There is no constitutional provision which grants the President such power. I am not aware of any provision of federal law which grants such power, nor of any case where a real president has exercised such a power. Of course, the President is a citizen, and any citizen may make a Citizen's arrest Particularly for a felony. (See also this FindLaw page on the subject.) And of course, as the head of the executive department, the President could order someone who clearly has powers of arrest to make an arrest, although such an order would not be valid in the absence of legal cause to make an arrest.
A comment called atention to 10 USC §252 which provides:
Whenever the President considers that unlawful obstructions, combinations, or assemblages, or rebellion against the authority of the United States, make it impracticable to enforce the laws of the United States in any State by the ordinary course of judicial proceedings, he may call into Federal service such of the militia of any State, and use such of the armed forces, as he considers necessary to enforce those laws or to suppress the rebellion.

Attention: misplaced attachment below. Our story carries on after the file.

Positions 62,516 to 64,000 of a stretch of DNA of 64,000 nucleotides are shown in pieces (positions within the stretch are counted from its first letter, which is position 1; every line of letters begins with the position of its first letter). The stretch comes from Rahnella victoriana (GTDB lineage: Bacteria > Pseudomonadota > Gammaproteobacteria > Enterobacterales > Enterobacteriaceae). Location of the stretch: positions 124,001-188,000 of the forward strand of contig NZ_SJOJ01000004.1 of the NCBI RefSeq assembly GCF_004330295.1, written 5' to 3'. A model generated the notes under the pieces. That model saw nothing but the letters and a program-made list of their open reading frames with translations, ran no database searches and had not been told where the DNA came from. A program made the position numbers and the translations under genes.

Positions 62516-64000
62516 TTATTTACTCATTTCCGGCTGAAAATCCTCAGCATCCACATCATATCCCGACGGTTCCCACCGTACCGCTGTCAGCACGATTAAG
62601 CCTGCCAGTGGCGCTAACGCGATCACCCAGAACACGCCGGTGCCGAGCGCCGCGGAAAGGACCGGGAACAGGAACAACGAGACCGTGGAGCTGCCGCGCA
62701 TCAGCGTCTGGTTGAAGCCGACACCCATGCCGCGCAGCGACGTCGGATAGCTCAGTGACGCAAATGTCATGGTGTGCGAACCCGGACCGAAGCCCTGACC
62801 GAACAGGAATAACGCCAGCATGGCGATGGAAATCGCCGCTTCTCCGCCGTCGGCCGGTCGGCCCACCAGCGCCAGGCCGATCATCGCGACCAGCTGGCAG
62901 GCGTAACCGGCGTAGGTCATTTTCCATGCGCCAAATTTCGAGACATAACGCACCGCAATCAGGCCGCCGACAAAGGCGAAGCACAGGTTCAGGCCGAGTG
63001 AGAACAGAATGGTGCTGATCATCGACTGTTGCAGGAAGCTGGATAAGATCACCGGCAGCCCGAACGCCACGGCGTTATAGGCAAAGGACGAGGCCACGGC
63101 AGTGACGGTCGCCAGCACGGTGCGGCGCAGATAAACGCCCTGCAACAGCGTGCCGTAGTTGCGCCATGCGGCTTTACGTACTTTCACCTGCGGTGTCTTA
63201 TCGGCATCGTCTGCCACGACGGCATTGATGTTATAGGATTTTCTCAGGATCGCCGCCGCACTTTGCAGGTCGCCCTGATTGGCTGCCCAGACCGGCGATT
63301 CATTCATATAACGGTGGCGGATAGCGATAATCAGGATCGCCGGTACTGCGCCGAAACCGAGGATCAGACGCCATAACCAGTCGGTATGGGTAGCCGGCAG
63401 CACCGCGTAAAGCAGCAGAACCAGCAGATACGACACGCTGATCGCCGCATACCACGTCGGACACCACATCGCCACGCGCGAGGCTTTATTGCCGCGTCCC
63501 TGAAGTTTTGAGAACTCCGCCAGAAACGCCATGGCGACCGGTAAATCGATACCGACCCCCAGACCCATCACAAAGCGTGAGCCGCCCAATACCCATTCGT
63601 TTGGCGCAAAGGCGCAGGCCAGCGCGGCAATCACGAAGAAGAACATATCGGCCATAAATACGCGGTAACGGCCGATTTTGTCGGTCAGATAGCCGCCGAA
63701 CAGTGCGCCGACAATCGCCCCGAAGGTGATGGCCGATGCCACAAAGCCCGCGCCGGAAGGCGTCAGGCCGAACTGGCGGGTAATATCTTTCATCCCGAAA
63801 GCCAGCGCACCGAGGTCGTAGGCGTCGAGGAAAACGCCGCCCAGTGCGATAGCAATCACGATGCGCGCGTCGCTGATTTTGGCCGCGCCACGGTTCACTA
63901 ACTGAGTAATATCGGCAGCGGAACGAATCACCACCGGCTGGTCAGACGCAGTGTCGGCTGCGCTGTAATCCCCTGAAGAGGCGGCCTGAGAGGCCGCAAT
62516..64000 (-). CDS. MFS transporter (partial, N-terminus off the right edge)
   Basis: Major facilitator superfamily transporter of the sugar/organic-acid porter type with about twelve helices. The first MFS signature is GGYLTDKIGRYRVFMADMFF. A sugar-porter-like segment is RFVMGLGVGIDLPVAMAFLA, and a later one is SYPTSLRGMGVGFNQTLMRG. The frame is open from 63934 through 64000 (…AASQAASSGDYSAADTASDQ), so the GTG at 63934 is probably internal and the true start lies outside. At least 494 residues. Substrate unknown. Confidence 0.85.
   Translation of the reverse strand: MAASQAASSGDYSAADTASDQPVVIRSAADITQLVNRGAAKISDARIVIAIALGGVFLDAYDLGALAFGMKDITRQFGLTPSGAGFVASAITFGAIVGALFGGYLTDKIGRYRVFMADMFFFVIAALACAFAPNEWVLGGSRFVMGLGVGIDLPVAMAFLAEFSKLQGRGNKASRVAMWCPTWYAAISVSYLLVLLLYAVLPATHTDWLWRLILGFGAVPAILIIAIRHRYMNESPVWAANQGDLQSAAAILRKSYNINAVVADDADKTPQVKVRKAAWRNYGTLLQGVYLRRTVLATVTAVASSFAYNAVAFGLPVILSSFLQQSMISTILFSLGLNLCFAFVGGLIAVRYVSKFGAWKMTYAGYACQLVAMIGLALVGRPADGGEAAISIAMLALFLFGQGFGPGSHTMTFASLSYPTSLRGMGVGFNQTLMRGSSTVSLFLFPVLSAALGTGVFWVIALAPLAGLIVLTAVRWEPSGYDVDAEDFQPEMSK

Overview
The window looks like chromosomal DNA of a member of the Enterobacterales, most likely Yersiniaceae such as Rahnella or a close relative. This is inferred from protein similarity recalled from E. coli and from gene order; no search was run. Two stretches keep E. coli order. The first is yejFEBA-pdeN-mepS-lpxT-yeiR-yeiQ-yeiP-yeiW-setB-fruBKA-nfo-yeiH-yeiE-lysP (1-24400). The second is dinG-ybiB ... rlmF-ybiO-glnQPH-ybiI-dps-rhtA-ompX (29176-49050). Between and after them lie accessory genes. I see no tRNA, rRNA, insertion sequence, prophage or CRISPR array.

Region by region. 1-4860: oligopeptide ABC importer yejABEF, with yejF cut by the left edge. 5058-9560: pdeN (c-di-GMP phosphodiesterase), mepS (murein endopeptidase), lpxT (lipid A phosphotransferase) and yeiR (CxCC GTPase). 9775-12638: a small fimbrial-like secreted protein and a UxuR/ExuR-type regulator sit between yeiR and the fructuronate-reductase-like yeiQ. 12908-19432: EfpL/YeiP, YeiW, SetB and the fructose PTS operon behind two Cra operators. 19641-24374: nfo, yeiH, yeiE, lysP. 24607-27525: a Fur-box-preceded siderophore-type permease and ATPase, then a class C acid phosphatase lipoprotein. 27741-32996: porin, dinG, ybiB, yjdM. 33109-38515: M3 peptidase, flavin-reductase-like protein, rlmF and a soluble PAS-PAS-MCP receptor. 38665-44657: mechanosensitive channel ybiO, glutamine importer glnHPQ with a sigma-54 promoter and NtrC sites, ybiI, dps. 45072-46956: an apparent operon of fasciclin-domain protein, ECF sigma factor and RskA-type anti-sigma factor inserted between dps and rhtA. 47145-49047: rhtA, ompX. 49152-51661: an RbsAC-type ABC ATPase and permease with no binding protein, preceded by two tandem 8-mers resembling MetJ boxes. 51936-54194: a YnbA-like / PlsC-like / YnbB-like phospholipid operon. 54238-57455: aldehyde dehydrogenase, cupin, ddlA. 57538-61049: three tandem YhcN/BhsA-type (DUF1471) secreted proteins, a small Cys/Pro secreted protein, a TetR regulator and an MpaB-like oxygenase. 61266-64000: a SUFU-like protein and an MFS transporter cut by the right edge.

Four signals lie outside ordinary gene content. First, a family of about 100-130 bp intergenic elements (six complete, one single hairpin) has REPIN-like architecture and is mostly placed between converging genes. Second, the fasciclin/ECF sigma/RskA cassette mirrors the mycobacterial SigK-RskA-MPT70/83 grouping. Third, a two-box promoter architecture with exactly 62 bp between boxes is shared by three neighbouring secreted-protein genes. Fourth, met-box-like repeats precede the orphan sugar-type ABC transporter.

The history for this section dates from 1861. A note indicates that a prior version was the basis of Executive order 10730, sending federal forces into Little Rock, AK in 1957 to enforce school integration there.
However, this section does not explicitly increase the arrest powers of anyone, and does not grant the President personally any power of arrest.